Facebook Dumps Bing, Will Introduce Its Own Search Tool

It seems that Facebook quietly removed Bing as its primary search provider over the weekend, announcing plans to debut its own search tool on Monday, according to Reuters.

The report says that Facebook’s new search tool will give users the ability to filter through old comments and other information from friends.

Facebook has been building out its search products for a long time, using Bing as an extra layer to provide results beyond the Interest Graph in an effort to avoid letting rival Google into the system.

A Facebook spokesperson told Reuters: “We’re not currently showing web search results in Facebook Search because we’re focused on helping people find what’s been shared with them on Facebook. We continue to have a great partnership with Microsoft of lots of different areas.”

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Facebook revamps trending news to make it even more like Twitter

Facebook’s Trending news section, which appears on the righthand side of each user’s news feed, is getting a refresh that will make it easier to find information and see different perspectives of the day’s most popular stories, including a Twitter-like live feed with user mentions.

The section is also coming to mobile devices for the first time, starting on Wednesday.

The social network first introduced Trending in January 2014 to give its users a look at the top stories of the day. Now the handy feature, which calls out about the top 10 most-shared news headlines at a given time, is making its way to mobile devices. By visiting the search bar on Android devices, users will be able to see a drop-down menu of the hot topics and stories circulating the site. (Facebook said it is working on an iOS update, too).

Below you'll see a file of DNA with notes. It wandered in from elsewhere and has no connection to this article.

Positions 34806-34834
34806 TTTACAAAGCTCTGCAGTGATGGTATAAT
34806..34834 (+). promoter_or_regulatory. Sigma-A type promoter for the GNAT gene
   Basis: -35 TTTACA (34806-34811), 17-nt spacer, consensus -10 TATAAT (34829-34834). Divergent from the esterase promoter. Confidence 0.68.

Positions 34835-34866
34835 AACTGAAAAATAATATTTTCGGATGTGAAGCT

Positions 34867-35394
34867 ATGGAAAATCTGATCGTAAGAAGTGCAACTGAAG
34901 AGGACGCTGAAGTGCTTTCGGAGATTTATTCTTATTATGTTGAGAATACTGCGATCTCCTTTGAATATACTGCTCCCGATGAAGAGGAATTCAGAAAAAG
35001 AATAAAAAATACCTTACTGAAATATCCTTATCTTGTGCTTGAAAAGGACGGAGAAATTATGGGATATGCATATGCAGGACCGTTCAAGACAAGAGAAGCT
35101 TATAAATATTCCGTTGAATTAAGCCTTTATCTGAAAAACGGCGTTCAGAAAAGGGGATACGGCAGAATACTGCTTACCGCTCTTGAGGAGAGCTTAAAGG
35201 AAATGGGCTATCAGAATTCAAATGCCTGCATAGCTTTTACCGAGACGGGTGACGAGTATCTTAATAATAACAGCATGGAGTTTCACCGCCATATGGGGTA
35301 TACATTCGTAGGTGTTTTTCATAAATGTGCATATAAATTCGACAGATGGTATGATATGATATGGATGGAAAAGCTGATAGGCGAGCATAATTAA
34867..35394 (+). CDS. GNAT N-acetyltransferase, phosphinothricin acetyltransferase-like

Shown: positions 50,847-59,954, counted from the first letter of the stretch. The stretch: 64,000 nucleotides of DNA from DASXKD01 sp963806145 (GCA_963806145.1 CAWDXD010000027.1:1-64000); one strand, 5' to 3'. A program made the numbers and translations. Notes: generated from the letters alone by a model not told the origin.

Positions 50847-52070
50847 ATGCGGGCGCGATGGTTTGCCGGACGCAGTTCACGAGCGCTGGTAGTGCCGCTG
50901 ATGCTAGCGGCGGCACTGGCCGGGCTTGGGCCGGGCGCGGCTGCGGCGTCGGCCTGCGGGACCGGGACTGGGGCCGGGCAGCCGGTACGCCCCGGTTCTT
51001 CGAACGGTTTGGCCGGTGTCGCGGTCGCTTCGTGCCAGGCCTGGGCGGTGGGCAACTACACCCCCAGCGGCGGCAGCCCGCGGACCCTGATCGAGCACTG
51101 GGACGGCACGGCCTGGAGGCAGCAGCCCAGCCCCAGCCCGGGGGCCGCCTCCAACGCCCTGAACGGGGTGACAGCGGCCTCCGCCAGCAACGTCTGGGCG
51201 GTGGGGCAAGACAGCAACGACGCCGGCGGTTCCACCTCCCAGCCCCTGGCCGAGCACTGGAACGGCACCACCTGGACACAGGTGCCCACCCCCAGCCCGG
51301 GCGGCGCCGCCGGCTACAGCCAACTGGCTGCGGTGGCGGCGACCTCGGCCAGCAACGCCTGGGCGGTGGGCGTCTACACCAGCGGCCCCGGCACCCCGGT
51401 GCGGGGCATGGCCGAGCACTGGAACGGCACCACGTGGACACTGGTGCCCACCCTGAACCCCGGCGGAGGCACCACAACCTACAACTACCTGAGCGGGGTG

Adding the Trending section to mobile is a pretty big (and logical) move, but the company is also rolling out more ways to stay on top of news.

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Facebook Brings Graph Search To Mobile And Lets You Find Feed Posts By Keyword

Facebook is finally getting serious about search. Today it’s challenging Google for finding answers and Twitter for checking real-time chatter with the launch of keyword search. Two years after debuting semantic “My friends who…” search for people, places, and photos on the web, Graph Search is rolling out on iOS in the US along with a new keyword search option for dredging up old News Feed posts by friends.

Product manager Rousseau Kazi tells me Facebook’s personalized search results are focused first on helping people rediscover thoughts, experiences, and memories they saw in feed. Still, queries for “dentist” or “burrito” could surface recommendations from friends that compete with Google results. Meanwhile, a search for “Michael Brown” or “101 traffic” could surface a feed of recent mentions or news articles by friends, similar to Twitter.

There will be no ads on Facebook’s mobile search or any new keyword ads. But since keywords can carry lucrative purchase intent, I’d bet Facebook experiments with ads here eventually to see if they could become real revenue generators. Businesses would surely be willing to pay to insert themselves into results for “restaurant” or “lawyer”.

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Facebook Groups: Now there’s an app for that

Facebook is breaking out yet another feature into a standalone app.

The social network rolled out Facebook Groups, an app to help users stay in touch with all of their Facebook groups and find new ones.